Wikipedia:Wikipedia Signpost/2006-07-17/Self-deletion

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Issue of article subjects requesting deletion taken up

By Michael Snow, 17 July 2006

The difficult issue of what deference (if any) to give the wishes of people who want their Wikipedia biographies deleted became a major topic of discussion this past week. This came after Angela Beesley, in the aftermath of her resignation from the Wikimedia Foundation Board of Trustees (see archived story), made a renewed request to delete the article about her.

In posting the request, Beesley commented, "I'm sick of this article being trolled. It's full of lies and nonsense." However, as she later clarified, her primary reason for seeking deletion was the change in circumstances since the previous discussion, particularly her resignation from the Board. Believing that people had previously favored keeping the article because she was on the Board, not because she was actually notable, she thought the outcome of the discussion might change.

Beesley made the request on Wednesday, July 12. An initial flurry of comments unanimously supported deletion and the article was actually deleted briefly, but this was reversed after objections were raised. Subsequently the discussion shifted and became roughly evenly divided between those who favor keeping the article and those who prefer to delete it. It was closed on Monday, July 17, with "no consensus", meaning that by default the article will be kept for now.

Arguments for and against deletion covered a number of points. Responding to the claim that she was notable due to media coverage and presentations at conferences, Beesley argued that this public attention was focused on Wikipedia rather than her personally, and the attention came because she was talking about Wikipedia. Others thought that deletion would show preferential treatment, in contrast with others who had not been granted such requests. On the other hand, Beesley pointed out that executives with other wiki companies generally do not currently have articles on Wikipedia.

Additional issues explored were avoiding self-references and whether Wikipedia-related topics are over-represented in the encyclopedia. Andrew Lih, who is working on a book about Wikipedia, said "it's clear that she is notable for serving at Wikimedia, as a cofounder of Wikia, and merits an article." However, Erik Möller argued that the situation was "a borderline case" in which the wishes of the article's subject "should be the decisive criterion."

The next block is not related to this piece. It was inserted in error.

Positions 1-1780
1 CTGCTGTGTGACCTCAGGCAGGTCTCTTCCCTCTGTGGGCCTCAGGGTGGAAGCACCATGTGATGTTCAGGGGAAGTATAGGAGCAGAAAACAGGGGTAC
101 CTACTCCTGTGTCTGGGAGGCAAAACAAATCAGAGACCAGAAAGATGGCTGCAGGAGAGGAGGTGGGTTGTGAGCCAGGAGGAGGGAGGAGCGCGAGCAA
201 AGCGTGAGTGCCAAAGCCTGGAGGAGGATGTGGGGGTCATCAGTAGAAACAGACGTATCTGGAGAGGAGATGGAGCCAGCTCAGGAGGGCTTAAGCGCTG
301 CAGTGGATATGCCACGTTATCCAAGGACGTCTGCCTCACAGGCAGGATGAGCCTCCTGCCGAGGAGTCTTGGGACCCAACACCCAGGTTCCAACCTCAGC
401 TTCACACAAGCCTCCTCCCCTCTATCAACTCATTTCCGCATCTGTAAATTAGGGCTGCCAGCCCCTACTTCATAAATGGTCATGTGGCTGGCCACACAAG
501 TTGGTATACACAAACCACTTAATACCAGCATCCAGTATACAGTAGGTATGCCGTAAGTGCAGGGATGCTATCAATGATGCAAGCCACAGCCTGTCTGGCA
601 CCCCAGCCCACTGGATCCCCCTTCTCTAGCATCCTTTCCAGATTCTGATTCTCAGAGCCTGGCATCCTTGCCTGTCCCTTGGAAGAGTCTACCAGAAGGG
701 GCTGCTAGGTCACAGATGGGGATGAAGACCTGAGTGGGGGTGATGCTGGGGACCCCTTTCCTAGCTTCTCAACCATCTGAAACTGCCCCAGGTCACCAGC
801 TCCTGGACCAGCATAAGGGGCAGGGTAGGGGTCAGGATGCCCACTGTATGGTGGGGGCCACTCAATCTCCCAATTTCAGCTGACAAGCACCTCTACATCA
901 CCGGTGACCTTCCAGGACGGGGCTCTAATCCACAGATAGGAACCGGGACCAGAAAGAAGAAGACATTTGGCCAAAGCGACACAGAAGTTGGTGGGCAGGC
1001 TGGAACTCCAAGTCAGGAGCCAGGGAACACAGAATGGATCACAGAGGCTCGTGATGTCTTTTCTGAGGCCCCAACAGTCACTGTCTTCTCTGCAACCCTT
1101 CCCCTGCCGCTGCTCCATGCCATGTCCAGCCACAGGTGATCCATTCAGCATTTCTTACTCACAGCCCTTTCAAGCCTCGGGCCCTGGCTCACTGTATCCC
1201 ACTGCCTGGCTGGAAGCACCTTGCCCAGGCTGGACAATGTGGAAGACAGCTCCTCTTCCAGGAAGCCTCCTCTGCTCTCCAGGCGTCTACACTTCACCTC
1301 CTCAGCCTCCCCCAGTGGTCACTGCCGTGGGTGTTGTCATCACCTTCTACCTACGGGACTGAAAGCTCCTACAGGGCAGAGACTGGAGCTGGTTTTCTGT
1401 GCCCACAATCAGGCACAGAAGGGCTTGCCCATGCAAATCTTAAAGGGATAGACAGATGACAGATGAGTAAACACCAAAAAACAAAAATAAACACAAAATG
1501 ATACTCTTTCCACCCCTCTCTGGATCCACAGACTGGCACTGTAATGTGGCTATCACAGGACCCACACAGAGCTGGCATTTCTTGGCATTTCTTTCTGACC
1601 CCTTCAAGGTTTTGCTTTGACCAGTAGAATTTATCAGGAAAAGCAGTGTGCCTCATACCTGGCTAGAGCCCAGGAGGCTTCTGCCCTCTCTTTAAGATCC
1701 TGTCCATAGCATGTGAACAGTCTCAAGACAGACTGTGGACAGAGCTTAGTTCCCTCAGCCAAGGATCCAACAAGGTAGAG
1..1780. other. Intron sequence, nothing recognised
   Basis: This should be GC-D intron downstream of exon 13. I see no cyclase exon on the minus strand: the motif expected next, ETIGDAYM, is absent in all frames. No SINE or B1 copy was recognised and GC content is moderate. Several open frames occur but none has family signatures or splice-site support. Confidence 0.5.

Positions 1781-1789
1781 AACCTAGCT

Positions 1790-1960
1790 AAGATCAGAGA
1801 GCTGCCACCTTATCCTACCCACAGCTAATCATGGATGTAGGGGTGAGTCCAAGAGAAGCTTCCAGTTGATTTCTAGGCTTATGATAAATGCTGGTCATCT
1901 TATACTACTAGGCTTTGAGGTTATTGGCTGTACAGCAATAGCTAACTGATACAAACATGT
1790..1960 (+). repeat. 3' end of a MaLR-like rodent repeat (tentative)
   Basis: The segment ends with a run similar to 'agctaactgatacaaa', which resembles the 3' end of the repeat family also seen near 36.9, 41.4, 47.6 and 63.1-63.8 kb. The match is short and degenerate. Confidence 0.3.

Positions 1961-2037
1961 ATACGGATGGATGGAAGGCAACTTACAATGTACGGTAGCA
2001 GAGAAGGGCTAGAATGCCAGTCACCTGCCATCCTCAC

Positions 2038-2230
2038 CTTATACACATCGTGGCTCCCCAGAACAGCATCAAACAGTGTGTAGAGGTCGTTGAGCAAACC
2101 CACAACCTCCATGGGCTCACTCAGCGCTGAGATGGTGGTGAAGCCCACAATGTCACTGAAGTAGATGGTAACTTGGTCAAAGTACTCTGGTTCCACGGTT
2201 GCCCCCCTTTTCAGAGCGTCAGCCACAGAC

A similar recent case, without the complications of self-reference to Wikipedia, involved programmer and activist Seth Finkelstein. His article was nominated for deletion earlier this month (he didn't make or request the nomination, although the nominator apparently was a former classmate of his). Finkelstein, who had earlier expressed ambivalence about the existence of the article, now joined in arguing for its deletion. Part of his reasoning was that "for people below a certain threshold of notability, Wikipedia biographies can be an 'attractive nuisance'." However, the majority of people commenting favored keeping the article, citing his receipt of an EFF Pioneer Award and the Wikipedia guideline for notability of biographies. Reflecting on the debate, Finkelstein cited the case of John Seigenthaler and argued that "a large potential personal negative is imposed on me, for the very small positive benefit to Wikipedia."

Background on Wikimedia-related biographies

For a long time, Jimmy Wales resisted the notion that a Wikipedia article should be written about him. The issue of articles about Wikipedia contributors in general had come up on other occasions, one being in November 2003. At that time, Wales said, "I would prefer if there were no article about me, as a matter of modesty and good taste." An attempt to redirect Jimmy Wales to Wikipedia, instead of to his user page, led to it being protected in March 2004.

With media coverage of him increasing, Wales dropped his opposition in September 2004, and the article quickly grew. Nevertheless, he has periodically complained that it gives a distorted perspective and pointed to statements therein that are inaccurate or unverifiable. Since becoming the subject of media coverage last December about his editing the article itself, Wales has limited himself to commenting on the talk page.

An article about Beesley first appeared on 1 April 2005, which she quickly nominated for deletion, wondering, "Is this meant to be an April Fool's Day joke?" Whether it was or not, the article was kept, though already at that time she called the article "unfactual". An article for her colleague as the other elected Wikimedia trustee, Florence Nibart-Devouard, soon followed. In October 2005, someone else nominated Beesley's article for deletion once more before the latest instance, but this too did not succeed.

Also this week: Archive deals

Deletion requestsM.A.N.I.A.News and notesPress coverageFeatures and admins

T.R.O.L.L.